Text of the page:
Extended Data Fig. 5 Optical images of using different devices for TCD sonography.

a, Optical images of a participant during and after using the conventional TCD probe for 30 min. The pressing results in discomfort and redness patterns on the skin. b, Optical images of the participant during and after using a conventional TCD headset for 30 min. The screwing and pressing result in discomfort and redness patterns on the skin. c, Optical images of the participant during and after using a customized TCD headset for 30 min. This headset is designed for monitoring cerebral blood flow during brain procedures. The screwing and pressing result in discomfort and redness patterns on the skin. d, Optical images of the participant during and after using the conformal ultrasound patch for 30 min. This mechanical design eliminates the need for uncomfortable pressure and substantially reduces skin irritation. The images share the same scale bar. The inset images share the same scale bar.

Extended Data Fig. 6 Doppler spectra acquired from all transcranial windows by using different mechanical indices and thermal indices.

As the mechanical index and thermal index decrease, the signal quality correspondingly declines. The optimal mechanical indices and thermal indices were chosen to be as low as reasonably achievable during blood flow monitoring, balancing safety and signal quality. For the temporal and suboccipital windows, the optimal mechanical index and thermal index were around 0.3; for the orbital window, we selected mechanical index around 0.13 and thermal index around 0.08; and for the submandibular window, the ideal mechanical index and thermal index were approximately 0.2 and 0.11, respectively. Importantly, these thresholds could be subject to individual variations due to physiological and anatomical differences. The spectra share the same scale bars. MI, mechanical index. TIC, cranium thermal index. TIS, soft tissue thermal index.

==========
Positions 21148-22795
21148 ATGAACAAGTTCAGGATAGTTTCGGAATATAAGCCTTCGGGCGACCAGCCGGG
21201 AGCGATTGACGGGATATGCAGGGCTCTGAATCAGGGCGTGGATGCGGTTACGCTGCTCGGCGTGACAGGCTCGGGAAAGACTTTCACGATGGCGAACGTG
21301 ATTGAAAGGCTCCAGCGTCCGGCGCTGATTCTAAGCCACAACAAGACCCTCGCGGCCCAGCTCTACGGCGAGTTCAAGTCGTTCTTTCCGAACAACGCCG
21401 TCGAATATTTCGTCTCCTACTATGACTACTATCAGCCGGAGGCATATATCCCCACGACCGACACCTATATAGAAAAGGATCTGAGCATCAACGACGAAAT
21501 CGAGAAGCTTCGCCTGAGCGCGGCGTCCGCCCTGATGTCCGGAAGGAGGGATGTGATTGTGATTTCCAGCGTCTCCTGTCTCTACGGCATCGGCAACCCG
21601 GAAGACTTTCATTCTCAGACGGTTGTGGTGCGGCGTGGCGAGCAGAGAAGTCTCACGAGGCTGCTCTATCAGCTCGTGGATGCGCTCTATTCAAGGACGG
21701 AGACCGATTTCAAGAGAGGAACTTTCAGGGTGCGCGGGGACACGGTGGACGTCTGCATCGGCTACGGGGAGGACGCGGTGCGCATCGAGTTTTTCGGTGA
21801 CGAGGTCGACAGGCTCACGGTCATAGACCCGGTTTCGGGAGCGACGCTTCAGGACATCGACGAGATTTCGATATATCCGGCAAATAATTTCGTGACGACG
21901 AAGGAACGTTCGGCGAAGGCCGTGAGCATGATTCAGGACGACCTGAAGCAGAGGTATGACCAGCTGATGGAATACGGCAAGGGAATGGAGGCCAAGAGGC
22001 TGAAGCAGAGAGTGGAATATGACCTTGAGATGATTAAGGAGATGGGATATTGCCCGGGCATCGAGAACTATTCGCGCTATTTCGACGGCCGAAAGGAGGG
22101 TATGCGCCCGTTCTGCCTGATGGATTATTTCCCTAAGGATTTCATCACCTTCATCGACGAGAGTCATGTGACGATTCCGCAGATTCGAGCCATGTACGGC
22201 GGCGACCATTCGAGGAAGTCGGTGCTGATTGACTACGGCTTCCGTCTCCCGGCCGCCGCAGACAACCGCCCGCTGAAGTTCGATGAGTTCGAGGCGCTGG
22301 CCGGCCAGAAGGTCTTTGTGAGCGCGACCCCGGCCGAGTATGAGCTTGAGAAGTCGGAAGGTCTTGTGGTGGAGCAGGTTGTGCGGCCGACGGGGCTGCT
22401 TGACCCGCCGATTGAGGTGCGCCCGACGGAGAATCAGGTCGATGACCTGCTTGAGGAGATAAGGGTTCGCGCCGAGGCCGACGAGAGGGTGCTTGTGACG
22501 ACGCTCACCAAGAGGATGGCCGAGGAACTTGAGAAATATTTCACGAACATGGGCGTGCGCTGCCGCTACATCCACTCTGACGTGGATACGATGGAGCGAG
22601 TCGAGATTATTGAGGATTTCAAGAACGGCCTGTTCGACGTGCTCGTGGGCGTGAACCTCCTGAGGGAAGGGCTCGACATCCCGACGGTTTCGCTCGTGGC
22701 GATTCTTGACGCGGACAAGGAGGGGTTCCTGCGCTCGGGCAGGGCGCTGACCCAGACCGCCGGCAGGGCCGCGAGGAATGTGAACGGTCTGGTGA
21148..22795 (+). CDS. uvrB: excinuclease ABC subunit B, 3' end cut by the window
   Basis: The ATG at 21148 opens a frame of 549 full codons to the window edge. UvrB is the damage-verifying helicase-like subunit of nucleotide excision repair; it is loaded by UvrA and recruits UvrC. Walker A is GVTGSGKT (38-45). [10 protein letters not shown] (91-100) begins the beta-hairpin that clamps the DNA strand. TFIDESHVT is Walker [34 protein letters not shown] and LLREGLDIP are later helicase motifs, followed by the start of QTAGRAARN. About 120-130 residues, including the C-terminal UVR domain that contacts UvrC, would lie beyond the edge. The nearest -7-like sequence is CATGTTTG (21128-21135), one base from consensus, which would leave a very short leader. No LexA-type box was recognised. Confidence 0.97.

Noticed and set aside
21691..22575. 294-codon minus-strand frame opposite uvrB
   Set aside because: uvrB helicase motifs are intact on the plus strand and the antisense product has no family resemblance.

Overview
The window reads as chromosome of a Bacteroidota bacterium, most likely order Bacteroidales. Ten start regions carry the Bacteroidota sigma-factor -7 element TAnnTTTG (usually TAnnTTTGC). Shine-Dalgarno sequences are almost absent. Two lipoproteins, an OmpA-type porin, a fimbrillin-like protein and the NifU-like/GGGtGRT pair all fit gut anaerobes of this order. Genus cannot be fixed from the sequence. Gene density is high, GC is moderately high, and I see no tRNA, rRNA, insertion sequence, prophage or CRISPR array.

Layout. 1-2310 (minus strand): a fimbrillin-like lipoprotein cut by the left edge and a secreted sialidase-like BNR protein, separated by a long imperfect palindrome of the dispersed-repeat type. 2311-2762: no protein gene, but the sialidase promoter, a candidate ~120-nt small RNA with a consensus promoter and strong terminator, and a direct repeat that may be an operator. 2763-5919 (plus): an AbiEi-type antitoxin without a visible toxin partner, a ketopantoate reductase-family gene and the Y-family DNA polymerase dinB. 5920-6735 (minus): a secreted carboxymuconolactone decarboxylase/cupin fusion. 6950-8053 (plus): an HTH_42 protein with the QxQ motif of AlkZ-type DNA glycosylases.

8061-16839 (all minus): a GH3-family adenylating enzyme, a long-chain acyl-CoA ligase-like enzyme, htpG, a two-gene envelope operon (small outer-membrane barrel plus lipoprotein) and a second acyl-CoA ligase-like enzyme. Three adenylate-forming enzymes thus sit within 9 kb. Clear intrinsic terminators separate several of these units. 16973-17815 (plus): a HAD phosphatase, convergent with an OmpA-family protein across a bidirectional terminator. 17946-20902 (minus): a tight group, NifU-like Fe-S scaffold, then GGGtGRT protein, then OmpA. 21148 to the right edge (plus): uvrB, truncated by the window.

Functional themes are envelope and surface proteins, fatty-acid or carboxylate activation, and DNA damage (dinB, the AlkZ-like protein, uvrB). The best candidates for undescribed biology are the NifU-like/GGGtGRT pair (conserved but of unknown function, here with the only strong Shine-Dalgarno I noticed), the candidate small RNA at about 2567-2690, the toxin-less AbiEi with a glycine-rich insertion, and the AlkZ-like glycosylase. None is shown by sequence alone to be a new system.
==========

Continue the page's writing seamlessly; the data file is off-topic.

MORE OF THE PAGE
Extended Data Table 1 Comparison of different techniques for cerebral blood flow monitoring
Extended Data Table 2 Exemplary large group studies on TCD success rates

Supplementary information

Supplementary Information

This file contains Supplementary Discussions 1–19, Supplementary Figures 1–61, Supplementary Tables 1 and 2, and the caption of Supplementary Video 1.

Supplementary Video 1

Twenty-five seconds of MCA blood flow spectrum recording with audio.

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Zhou, S., Gao, X., Park, G. et al. Transcranial volumetric imaging using a conformal ultrasound patch. Nature 629, 810–818 (2024). https://doi.org/10.1038/s41586-024-07381-5